Transaction banking across the decades
Trade finance and cash management may have come under the spotlight in the last 10 years since the financial crash, but these are businesses that Euromoney has covered since launch, especially focusing on how technology has the potential to transform the sector.
The 1970s & 1980s
Managing corporate cash in Europe (September 1972)
In one of the earliest issues of Euromoney, two bankers from Chase Manhattan's international cash management division highlight the differences between European and American methods, an increasingly important discussion during the rise of multinational corporates.
Banks woo treasurers with the user-friendly computer (April 1982)
In the 1970s and 1980s there was a sudden rush of interest by the banks to supply cash-management services to corporates. One way to get corporate treasurers on board was to sell cutting-edge technology to minimize idle funds and maximize information.
Electronic banking – the treasurer's dilemma (March 1983)
Banks continue to pitch the benefits of electronic banking systems to treasurers. Citibank has even invested $500 million in global electronic banking, including the development of a satellite communication system.
Corporate treasurers no longer want their departments to be costs centres but rather to be generators of profit. This drive encouraged some of the world's leading global treasurers to run banks of their own; John Browne, group treasurer of British Petroleum, leads the charge.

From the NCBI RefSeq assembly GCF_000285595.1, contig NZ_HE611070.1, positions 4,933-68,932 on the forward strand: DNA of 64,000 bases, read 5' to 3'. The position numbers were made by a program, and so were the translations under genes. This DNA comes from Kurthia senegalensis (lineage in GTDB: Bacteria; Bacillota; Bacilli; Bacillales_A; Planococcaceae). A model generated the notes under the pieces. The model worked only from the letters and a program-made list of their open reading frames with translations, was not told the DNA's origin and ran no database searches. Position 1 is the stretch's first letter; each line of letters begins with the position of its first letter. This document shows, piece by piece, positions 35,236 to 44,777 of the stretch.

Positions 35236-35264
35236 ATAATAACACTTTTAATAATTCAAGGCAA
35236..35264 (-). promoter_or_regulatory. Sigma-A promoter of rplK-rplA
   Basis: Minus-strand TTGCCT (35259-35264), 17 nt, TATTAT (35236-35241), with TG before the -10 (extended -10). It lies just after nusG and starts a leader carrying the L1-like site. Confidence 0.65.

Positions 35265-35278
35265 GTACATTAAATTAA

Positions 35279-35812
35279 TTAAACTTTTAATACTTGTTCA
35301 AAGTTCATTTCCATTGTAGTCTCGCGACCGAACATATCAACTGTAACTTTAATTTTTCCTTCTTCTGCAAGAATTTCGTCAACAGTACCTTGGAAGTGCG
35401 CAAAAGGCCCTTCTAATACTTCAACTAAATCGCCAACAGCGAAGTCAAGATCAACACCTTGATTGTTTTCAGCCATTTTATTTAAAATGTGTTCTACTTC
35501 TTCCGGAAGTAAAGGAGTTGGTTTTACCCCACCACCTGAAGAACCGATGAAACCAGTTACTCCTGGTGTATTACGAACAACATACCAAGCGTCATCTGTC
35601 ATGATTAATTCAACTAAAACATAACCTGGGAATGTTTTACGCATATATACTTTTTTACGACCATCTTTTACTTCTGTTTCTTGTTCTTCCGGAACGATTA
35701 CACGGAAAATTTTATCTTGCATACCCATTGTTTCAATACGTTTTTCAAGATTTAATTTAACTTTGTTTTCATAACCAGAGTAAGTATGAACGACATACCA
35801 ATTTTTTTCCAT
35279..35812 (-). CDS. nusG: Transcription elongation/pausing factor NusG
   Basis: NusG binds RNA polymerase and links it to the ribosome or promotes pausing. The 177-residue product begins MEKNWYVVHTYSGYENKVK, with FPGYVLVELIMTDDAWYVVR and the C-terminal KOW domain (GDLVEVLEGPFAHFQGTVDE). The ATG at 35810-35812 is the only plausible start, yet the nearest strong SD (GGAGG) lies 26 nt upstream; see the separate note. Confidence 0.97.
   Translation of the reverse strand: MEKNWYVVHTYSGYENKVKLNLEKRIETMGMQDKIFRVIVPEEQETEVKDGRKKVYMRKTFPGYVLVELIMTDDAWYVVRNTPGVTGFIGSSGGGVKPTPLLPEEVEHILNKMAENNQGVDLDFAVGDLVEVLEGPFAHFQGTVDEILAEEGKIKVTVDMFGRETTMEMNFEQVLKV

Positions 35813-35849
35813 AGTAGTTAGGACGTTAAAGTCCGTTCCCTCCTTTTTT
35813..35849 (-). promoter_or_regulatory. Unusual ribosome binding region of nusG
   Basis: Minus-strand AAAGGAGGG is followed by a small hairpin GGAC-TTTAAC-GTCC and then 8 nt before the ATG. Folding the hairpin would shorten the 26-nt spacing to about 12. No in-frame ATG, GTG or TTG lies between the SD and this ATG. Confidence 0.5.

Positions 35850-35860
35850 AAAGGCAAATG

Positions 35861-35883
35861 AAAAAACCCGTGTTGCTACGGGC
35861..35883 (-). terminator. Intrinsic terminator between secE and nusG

The great leap forward (May 1991)
A wave of change sweeps over the trade finance industry. New areas such as factoring and structured deals boom. In this feature, Euromoney looks at how new techniques are transforming trade finance for the future.
The rise of the internet threatens the bank monopoly on data. Euromoney predicts that a host of new internet institutions will upset the position conventional banks have held for the last 150 years. Banks will need to innovate to survive, we say. It is a story that rings just as true today as it did 20 years ago.
Euromoney's first cash management survey polled treasurers and financial officers at 1,250 non-financial corporates in 44 countries. It asked participants which bank provided the best cash-management services overall and the criteria they used when assessing them. Since then, the core questions haven’t changed much, but the rankings have.
International cash management was feeling the credit crunch 10 years ago. When things were good, so were relationships. But the pressure was on as corporates began to shop around, especially as liquidity became hard to come by and banks priorities seemed to be elsewhere.
The fallout of the global financial crisis continued to play out among the banks: economic uncertainty combined with an extremely tough regulatory environment meant that corporate clients required extra transparency about managing their money. In this guide, Euromoney focused on how banks were managing the move to the Single Euro Payment Area (Sepa).
The tension between legacy infrastructure and new digital demands in treasury services came to a head for bankers trying to sustain older, valuable corporate relationships while pitching for business with new and nimble companies. Both want efficiency but there are still risks.